increases.


















58

5.2 SUGGESTIONS
Keeping in view the stated observation relating to the project study, the following are the
measurers and terms of suggestions are founded out which the SAKTHI GANESH TEXTILES
(P) LTD should follow to improve the performance of the company.
 The company locked large amount of current assets. So the company should try to control
the cost among the inventories and other current assets.
 The management of SAKTHI GANESH TEXTILES (P) LTD should adopt the practical of
periodical intercompany comparison. This comparative study will help to pin point the
area of weakness and strength the management to take timely corrective action.
 Problem of surplus investment in inventory and receivables in SAKTHI GANESH
TEXTILES (P) LTDcan largely be tackled through improved co-ordination in functioning
of some strategic departments such as purchase, production, marketing and finance,
strengthening up of management information system in SAKTHI GANESH TEXTILES (P)
LTD.



















59

5.3 RECOMMENDATIONS

 The company has to reduce the collection period.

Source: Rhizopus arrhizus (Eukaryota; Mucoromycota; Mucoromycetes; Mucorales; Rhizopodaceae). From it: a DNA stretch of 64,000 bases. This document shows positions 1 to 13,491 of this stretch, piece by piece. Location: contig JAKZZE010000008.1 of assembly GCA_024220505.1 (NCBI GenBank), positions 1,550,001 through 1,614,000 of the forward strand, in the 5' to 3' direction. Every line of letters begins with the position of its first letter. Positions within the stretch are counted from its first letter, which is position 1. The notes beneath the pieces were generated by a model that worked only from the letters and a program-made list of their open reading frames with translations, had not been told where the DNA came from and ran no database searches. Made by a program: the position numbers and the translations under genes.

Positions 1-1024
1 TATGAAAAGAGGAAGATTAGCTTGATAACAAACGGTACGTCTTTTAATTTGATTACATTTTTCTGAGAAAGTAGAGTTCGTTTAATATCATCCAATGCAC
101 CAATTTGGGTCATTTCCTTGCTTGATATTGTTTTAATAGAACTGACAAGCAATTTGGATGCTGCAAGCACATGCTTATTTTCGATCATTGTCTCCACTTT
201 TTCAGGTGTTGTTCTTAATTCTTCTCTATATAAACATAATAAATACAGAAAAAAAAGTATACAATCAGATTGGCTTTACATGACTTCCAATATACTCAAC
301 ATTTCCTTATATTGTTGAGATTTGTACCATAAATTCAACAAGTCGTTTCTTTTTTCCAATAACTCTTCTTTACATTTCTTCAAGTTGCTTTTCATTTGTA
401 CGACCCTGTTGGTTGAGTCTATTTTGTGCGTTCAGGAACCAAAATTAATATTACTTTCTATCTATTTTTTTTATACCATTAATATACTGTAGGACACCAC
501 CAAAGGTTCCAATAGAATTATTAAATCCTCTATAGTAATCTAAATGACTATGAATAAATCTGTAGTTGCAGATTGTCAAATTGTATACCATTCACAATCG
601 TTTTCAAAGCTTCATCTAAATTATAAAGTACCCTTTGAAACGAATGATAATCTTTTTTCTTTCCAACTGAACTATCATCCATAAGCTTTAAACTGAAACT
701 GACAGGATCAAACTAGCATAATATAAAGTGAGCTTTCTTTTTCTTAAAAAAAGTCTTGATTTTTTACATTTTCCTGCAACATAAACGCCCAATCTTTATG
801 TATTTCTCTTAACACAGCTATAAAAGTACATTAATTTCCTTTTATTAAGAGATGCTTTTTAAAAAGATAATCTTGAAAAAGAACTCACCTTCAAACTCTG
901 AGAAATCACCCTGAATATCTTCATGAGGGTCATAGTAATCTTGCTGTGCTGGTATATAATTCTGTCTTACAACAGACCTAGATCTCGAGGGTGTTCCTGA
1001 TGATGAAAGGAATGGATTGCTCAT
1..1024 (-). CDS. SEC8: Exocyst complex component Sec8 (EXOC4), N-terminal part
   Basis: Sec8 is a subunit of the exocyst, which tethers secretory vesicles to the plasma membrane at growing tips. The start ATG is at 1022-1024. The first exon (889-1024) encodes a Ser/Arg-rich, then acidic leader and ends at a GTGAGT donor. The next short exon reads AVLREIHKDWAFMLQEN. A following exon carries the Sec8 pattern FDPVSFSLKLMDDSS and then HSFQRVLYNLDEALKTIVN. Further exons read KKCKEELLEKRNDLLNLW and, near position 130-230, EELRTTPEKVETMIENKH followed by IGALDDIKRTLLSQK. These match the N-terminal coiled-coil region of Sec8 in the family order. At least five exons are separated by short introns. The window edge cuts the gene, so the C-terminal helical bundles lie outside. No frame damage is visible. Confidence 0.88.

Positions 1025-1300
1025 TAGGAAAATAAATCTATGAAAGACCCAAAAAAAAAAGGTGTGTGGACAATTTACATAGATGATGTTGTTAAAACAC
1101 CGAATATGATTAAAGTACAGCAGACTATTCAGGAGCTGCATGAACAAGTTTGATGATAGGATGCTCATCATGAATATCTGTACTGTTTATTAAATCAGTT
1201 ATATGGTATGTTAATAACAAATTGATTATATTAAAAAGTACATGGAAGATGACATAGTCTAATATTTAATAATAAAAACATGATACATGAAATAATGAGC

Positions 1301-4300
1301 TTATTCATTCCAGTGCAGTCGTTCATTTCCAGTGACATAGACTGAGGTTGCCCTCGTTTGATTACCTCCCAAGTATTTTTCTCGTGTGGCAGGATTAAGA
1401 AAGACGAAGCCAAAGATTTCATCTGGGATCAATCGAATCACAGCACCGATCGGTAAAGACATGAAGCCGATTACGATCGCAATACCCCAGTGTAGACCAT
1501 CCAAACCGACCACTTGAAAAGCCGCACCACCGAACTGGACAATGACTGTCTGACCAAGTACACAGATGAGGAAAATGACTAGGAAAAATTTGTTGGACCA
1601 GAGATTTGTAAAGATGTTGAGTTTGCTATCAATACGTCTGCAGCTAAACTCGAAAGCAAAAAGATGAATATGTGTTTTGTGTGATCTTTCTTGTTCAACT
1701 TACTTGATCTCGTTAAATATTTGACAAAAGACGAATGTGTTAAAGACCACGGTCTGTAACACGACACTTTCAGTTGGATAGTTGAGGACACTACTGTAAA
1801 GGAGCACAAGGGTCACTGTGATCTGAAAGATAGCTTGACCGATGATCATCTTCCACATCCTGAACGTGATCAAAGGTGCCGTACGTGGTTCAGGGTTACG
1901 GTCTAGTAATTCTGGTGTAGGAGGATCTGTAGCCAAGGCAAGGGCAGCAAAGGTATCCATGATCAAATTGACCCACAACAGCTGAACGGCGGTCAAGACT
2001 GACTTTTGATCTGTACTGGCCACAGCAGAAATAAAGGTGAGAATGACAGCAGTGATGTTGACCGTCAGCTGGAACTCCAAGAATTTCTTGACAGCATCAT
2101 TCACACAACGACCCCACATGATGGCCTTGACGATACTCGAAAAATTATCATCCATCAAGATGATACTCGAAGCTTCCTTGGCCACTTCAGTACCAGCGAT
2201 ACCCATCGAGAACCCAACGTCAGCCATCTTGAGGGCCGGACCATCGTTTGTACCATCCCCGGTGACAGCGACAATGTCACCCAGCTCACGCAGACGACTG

 The company should get into an agreement with the debtors in order to collect the
money back.
 The company should try to pay back the loans obtained so that the liability of the
company is brought down.
 Net profit of the company can also be increased by increasing the sales and other
incomes simultaneously reducing the cost of goods sold, operating and other expenses.
 The amount of working capital of the company has reduced in 2006 to 07.so company
may increase asset by increasing cash and bank balance through efficiently.
 The company may take steps to see that time allotted for the debtor to repay.
 To have the efficient working capital management, the short term funds should be used
efficiently in the operations of the business. In the management capital investment in
current assets must be systematically planned. It is advice able to follow a studied and
credit policy it improve the standard of liquidity
 Cash and bank balance was very low. It is suggested that cash and bank balance should
be increased, so as to meet working capital needs and current liabilities.







60

5.4CONCLUSION
 The project entitled “―AN ORGANISATIONAL STUDY AND STUDY ON WORKING
CAPITAL ANALYSIS WITH SPECIAL REFERENCE TO SAKTHI GANESH
TEXTILES (P) LTD ERODE”” is undertaken with the objective of examining the